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by Archives November 4, 2008

Bloc Party
Intimacy
Atlantic

London indie rock giants Bloc Party follow up their 2007-release A Weekend in the City with the similar sounding album Intimacy. The track list is a mélange of high-speed manic tracks like “Ares,” and hauntingly beautiful slower songs like “Biko.”
A standout feature of Intimacy is the little details layered over some of the tracks, like the chanting choir on “Zephyrus.”
Still present is Bloc Party’s knack for creating addictive and even catchy beats. The album lives up to the expectations set by past releases and doesn’t set itself apart for any reason. Intimacy is a good showing for a maturing band caught up with the same sound.

-Brennan Neill

Snow Patrol
A Hundred Million Suns
Polydor/A&M

Comparisons between A Hundred Million Suns and the Irish band’s 2006 mainstream breakthrough Eyes Open are inevitable. Musically, the two are very similar, but those looking for another “Chasing Cars,” will not find it.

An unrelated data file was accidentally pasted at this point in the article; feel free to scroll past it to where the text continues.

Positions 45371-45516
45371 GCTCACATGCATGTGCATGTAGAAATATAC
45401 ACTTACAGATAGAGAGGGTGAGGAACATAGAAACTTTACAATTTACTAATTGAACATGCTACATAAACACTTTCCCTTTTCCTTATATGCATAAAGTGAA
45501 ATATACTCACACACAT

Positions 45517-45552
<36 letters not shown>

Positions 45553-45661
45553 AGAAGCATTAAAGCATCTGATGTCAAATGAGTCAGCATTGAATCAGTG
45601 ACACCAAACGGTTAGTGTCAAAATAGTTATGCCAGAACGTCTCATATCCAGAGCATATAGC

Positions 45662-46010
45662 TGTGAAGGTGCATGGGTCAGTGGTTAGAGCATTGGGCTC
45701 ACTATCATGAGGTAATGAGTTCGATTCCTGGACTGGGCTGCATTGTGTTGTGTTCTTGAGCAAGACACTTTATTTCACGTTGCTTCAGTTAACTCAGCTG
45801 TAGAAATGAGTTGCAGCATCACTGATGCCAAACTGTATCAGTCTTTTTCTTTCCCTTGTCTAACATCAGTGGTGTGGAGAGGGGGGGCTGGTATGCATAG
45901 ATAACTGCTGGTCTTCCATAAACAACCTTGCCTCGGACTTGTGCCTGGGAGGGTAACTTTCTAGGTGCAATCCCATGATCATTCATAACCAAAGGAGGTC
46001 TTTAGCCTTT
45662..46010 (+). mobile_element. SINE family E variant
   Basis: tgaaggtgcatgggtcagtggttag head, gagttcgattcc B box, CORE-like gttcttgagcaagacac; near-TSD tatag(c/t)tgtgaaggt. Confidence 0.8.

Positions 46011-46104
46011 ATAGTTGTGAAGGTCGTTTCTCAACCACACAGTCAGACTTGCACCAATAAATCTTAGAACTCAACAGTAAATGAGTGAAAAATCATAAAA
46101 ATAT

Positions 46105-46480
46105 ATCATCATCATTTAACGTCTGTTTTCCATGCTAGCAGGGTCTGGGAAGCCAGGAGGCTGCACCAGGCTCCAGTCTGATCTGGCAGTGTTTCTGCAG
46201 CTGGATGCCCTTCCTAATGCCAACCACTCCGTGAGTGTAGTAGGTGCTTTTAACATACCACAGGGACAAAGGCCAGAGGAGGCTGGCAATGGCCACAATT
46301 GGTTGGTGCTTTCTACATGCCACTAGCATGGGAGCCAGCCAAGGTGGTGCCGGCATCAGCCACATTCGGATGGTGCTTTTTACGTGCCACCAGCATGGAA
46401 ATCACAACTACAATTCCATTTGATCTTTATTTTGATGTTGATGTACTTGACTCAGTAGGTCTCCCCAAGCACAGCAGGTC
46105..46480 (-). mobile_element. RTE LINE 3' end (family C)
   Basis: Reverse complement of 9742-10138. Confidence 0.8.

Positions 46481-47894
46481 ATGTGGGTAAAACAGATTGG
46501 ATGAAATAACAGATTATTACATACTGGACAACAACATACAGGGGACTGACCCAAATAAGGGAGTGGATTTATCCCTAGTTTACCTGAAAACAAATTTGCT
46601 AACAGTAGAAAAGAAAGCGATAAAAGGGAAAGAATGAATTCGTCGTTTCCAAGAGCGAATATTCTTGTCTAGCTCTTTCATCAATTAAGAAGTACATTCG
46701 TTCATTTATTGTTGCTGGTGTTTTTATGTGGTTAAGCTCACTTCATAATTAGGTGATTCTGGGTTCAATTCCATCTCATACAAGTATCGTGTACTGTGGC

This collection of songs, with titles like, “The Planets Bend Between Us” and “If There’s a Rocket, Tie Me to It,” are not blatant love anthems.
Gary Lightbody, singer and lyricist, ponders about things bigger than lovers’ quarrels on this album. As indicated by its title, Snow Patrol is taking on the universe’s enormity.

-Kamila Hinkson

Kaiser Chiefs
Off with Their Heads
Universal/B-Unique

It seems Kaiser Chiefs neglected to include any ears in the equation with Off with Their Heads. For the most part the band’s third album is entirely forgettable. The tracks blend into a thick fog of repetitive call back style lyrics and typical guitar riffs. The repetition only momentarily clears for the first single, “Never Miss a Beat.”
If you are looking for a new and enjoyable Brit indie rock album, there is much better out there.

-Brennan Neill

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